S & J Nursery’s Guide to Growing
in the Northeast Florida
( Aloe maculata / Aloe saponaria )
Soap Aloe Origins:
As with so many of the hundreds of species of Aloe plants, Aloe maculata is native to South Africa. I first found this Aloe from a Florida grower being
grown with no botanical name attached as Wide Brim Aloe. I fell in love with the big fat specked leaves that unlike the Aloe vera plants I was familiar with this new Aloe stayed speckled with white as the leaves matured. The best part of this aloe plant for me is that it makes more of itself sending off pups surrounding the mother plant eventually forming a big round clump of Aloes. And who doesn’t like a garden plant that grows more garden plants for you? It’s like owning your very own ‘giving tree’.
Sun Exposure of Aloe maculata (Aloe saponaria) / Soap Aloe:
– Plant Soap Aloe in a full sun to a partially shaded location in the
Northeast Florida | Jacksonville | St. Augustine area landscape.
Foliage / Growth Habit and Height of the Aloe maculata plant:
– Soap aloe grows into a mound of foliage that quickly reaches its maximum
height of just 1.5 ft and 2 ft wide with the blooms stalks rising to 3 ft mostly in summer and late
– Foliage of the Soap Aloe is marked with the characteristic double slashes
of vertical tiny white stripes giving the leaf a spotted look year round.
– Foliage can cold damage at 32 degrees and plants will recover quickly in
spring from any frost damage or discoloration that occurs during our Northeast Florida Jacksonville and St. Augustine landscapes. For me in my St. Johns county home garden only a slight discoloration occurs even in
the worst of winters and they seem to green back up with no extra fertilizer or trimming etc. in the spring.
Soil Preference / Salt tolerance of Soap Aloe / Aloe maculata:
– Drought tolerant once established into the landscape, Soap Aloe plants
make great xeroscape plantings and can be planted straight into Florida’s sandy soil without worry of amending the soil for it to hold water or nutrients.
– Avoid planting Aloe into areas of the landscape that hold water after our
frequent rains. If you don’t have the best drainage, consider planting your Aloe into a raised burm where the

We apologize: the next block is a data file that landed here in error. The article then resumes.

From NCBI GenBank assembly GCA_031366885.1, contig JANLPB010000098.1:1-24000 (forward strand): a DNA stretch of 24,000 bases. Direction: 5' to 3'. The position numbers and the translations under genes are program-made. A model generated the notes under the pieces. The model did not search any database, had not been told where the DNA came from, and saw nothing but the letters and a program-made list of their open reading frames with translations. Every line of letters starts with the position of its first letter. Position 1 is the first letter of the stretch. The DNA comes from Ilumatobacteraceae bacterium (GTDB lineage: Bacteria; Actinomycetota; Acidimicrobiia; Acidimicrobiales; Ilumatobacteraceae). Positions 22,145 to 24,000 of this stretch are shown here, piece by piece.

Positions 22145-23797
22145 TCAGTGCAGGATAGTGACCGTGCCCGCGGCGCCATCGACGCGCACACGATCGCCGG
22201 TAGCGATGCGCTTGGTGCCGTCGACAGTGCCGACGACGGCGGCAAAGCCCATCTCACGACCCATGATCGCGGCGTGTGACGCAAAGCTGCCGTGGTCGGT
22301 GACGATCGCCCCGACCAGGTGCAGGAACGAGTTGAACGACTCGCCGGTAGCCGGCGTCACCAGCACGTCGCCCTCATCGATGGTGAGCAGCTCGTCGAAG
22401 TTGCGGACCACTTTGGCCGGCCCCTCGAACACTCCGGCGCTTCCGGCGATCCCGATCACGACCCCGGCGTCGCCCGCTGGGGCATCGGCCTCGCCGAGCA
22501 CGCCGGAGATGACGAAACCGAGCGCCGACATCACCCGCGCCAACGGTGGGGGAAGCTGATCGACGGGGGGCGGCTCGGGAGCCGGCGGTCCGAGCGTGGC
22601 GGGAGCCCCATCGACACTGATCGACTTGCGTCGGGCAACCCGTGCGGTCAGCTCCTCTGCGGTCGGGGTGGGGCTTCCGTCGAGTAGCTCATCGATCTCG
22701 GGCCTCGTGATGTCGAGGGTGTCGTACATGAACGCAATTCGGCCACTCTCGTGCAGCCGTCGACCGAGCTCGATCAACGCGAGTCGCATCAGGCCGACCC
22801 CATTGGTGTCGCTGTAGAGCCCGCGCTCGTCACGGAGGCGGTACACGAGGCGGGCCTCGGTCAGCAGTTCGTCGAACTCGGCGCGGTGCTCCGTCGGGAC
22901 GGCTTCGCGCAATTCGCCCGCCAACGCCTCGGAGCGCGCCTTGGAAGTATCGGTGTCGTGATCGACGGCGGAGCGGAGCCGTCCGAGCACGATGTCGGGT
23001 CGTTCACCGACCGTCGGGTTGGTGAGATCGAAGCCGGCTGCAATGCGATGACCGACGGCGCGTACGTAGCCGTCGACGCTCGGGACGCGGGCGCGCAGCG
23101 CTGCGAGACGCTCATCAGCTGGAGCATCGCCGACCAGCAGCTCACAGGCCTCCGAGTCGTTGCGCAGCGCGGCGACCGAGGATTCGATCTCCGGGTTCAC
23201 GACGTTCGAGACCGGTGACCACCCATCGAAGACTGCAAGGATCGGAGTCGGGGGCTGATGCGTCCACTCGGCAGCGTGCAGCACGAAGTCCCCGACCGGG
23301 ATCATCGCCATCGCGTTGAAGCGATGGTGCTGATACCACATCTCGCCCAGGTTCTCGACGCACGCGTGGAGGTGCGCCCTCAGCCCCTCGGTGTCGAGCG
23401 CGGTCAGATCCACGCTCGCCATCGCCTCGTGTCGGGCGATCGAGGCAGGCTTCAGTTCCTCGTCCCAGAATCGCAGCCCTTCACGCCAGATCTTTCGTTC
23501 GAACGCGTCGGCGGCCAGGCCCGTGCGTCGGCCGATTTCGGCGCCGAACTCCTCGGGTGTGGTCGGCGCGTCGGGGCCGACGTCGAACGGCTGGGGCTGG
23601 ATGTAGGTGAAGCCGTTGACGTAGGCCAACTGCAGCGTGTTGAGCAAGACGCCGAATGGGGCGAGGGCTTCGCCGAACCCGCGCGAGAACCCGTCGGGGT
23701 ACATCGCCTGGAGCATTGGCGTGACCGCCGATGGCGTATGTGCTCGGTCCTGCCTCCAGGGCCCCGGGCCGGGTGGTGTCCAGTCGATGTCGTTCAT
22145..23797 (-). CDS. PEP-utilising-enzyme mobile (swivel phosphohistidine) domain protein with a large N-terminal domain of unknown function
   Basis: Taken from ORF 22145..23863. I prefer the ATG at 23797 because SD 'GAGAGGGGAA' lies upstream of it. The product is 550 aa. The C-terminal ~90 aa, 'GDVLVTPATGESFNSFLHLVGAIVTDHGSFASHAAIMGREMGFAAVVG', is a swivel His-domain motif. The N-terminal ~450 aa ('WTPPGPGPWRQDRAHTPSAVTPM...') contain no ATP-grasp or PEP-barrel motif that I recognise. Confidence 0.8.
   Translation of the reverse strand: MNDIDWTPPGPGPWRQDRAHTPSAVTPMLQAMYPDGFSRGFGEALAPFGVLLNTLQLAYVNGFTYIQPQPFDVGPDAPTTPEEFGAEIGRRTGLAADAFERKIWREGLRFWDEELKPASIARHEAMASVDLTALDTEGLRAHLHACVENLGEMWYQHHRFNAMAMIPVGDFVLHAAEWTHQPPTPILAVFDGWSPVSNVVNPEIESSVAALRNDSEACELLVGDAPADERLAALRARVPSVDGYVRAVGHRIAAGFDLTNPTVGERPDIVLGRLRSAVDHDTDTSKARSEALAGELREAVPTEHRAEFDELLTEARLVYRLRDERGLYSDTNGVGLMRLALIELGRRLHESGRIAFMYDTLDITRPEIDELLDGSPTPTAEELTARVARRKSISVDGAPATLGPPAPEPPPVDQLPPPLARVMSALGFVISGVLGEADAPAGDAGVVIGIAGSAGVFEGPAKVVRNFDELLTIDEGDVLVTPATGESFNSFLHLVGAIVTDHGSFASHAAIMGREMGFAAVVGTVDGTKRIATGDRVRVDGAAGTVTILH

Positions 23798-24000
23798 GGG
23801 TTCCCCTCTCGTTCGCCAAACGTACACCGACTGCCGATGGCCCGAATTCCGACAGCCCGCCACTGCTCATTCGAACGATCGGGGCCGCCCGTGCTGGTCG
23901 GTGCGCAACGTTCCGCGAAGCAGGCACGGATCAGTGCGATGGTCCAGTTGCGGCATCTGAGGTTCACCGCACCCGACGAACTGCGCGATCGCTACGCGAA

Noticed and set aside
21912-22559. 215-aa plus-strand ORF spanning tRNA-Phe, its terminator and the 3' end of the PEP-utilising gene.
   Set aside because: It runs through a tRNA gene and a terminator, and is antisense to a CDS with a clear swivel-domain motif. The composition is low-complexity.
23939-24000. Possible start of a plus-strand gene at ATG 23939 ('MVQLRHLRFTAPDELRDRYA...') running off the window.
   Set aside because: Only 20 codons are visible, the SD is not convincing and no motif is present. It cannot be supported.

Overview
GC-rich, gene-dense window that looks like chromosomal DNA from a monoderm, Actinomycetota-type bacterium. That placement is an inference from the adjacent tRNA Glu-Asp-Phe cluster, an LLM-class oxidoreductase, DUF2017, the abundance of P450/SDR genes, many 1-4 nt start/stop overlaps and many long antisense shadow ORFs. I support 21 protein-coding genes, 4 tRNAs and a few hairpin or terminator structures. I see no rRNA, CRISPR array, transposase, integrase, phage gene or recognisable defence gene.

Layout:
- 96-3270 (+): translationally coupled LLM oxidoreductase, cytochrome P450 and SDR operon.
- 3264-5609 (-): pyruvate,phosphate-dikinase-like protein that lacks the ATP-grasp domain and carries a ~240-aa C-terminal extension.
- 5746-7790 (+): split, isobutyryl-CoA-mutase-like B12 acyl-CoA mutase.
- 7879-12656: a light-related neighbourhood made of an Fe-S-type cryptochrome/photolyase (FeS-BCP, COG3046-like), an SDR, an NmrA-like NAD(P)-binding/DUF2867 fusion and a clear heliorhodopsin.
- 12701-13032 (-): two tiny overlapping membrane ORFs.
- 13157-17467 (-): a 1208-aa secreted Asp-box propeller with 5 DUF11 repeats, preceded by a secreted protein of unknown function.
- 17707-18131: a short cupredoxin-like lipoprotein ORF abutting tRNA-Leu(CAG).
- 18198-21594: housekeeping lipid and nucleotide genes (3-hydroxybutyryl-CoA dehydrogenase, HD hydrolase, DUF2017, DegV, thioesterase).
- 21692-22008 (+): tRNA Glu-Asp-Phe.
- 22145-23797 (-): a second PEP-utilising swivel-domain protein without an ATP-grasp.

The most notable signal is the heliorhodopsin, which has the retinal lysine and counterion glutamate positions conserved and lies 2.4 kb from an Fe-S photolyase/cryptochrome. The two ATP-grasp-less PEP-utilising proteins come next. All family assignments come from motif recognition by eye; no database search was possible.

roots will be up out of the wet zone during the rainier times of the year. You can also use them as a container planting and keep them in a decorative pot in the garden.
– Aloe plants are a great choice for the coastal areas of our Northeast Florida landscape and Soap Aloe is no exception as it makes a great seaside garden plant.
Blooms of the Soap Aloe plant:
– Butterfly and hummingbird attracting, winter flower spikes rise high above the foliage and are a beautiful coral orange color.
– Soap aloe for me blooms mostly in the summer and fall -winter but is said to be able to bloom intermittently year round.
– Although much more durable once established in the landscape, regular water is necessary to get the plant rooted and growing on its own after being planted in the ground from an S & J Tree Farm and Nursery container. Water once to twice a week for the first few weeks after planting.
Care of Soap Aloe in the Northeast Florida / Jacksonville and St. Augustine area garden:
– Low care landscape pant selection.
– Water once to twice a week during the establishment period after planting in the garden from an S & J Tree Farm and Nursery container. After the establishment period the Soap Aloe plant can be left to grow on its own in the ground or in a decorative container.
– Aloe plants will prefer areas with excellent drainage, avoid water logged
soils or areas that drain slowly after a rain.
– Fertilize each spring with a shovel full of good garden compost or a slow
release poly coated plant food such as Osmocote or Stay Green general
purpose plant food or 10-10-10.